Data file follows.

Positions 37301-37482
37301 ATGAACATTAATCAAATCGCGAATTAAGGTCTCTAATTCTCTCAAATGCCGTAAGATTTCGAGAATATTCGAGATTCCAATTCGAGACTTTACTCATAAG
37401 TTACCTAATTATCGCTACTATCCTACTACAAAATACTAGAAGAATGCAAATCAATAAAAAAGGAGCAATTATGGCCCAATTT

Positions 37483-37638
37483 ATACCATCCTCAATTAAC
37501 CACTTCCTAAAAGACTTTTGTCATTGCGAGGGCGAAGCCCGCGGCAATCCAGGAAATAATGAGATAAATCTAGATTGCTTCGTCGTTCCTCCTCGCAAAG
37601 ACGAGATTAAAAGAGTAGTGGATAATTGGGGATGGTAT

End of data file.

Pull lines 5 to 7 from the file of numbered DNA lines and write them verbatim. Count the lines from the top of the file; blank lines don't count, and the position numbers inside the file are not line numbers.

37483 ATACCATCCTCAATTAAC
37501 CACTTCCTAAAAGACTTTTGTCATTGCGAGGGCGAAGCCCGCGGCAATCCAGGAAATAATGAGATAAATCTAGATTGCTTCGTCGTTCCTCCTCGCAAAG
37601 ACGAGATTAAAAGAGTAGTGGATAATTGGGGATGGTAT